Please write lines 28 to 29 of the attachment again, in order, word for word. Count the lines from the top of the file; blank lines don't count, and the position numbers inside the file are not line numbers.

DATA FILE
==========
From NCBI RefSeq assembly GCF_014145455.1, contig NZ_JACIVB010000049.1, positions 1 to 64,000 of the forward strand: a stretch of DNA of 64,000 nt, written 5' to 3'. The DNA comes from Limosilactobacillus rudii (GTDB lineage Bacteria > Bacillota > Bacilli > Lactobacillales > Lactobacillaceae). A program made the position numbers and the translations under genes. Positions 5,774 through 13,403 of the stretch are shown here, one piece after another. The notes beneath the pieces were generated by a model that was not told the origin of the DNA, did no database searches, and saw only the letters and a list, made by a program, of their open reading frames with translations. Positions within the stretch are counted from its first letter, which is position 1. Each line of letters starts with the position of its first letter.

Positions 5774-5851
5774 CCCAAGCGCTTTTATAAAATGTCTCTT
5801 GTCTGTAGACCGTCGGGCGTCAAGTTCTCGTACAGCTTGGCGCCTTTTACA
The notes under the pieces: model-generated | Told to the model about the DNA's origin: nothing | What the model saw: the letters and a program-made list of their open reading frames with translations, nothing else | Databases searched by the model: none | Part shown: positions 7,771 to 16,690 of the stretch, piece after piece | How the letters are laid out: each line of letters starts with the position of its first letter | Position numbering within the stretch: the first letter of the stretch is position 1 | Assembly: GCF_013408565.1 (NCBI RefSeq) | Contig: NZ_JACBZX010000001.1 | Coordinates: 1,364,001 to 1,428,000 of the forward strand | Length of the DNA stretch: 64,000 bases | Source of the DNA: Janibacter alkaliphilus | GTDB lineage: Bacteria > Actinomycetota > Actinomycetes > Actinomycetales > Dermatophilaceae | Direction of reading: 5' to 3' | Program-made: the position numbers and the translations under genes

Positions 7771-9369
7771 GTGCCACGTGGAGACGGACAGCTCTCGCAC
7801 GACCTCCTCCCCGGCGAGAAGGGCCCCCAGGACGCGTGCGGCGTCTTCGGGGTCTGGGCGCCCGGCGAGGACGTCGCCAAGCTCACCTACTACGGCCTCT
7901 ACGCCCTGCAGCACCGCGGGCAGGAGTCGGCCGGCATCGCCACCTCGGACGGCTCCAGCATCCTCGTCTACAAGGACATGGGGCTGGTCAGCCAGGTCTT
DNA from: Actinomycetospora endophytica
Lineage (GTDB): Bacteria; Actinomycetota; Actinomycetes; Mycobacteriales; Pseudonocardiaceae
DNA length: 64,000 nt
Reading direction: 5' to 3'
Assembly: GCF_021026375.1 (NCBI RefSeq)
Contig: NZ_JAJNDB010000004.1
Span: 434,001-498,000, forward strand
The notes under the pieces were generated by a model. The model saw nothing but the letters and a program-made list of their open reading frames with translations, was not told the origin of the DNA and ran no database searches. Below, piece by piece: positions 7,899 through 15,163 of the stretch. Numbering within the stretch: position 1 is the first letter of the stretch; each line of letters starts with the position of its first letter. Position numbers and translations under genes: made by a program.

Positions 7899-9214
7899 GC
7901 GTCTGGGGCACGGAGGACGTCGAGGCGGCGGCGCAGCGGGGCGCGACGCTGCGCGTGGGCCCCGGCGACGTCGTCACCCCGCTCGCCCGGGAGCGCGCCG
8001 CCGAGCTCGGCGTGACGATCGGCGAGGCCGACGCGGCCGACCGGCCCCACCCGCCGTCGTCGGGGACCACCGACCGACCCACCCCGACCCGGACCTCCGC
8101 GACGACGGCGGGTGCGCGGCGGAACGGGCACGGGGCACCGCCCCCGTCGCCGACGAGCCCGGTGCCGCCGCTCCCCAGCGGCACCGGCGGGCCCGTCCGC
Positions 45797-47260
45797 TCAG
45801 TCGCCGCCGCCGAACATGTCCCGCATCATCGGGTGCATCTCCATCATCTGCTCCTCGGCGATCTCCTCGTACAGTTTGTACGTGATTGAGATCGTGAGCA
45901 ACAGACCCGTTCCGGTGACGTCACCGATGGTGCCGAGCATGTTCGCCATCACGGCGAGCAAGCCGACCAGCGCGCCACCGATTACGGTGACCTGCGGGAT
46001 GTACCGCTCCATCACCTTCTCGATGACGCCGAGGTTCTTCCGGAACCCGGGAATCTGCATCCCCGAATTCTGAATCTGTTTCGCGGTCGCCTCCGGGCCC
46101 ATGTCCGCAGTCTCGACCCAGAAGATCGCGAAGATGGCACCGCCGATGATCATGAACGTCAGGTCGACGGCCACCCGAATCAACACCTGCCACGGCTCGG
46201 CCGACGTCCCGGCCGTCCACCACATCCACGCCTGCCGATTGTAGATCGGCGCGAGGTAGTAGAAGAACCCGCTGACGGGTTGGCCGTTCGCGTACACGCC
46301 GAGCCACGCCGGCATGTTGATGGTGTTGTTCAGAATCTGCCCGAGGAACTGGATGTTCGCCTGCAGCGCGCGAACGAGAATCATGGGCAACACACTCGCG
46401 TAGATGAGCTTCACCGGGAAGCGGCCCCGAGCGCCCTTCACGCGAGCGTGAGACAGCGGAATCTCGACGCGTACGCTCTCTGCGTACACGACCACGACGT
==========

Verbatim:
46101 ATGTCCGCAGTCTCGACCCAGAAGATCGCGAAGATGGCACCGCCGATGATCATGAACGTCAGGTCGACGGCCACCCGAATCAACACCTGCCACGGCTCGG
46201 CCGACGTCCCGGCCGTCCACCACATCCACGCCTGCCGATTGTAGATCGGCGCGAGGTAGTAGAAGAACCCGCTGACGGGTTGGCCGTTCGCGTACACGCC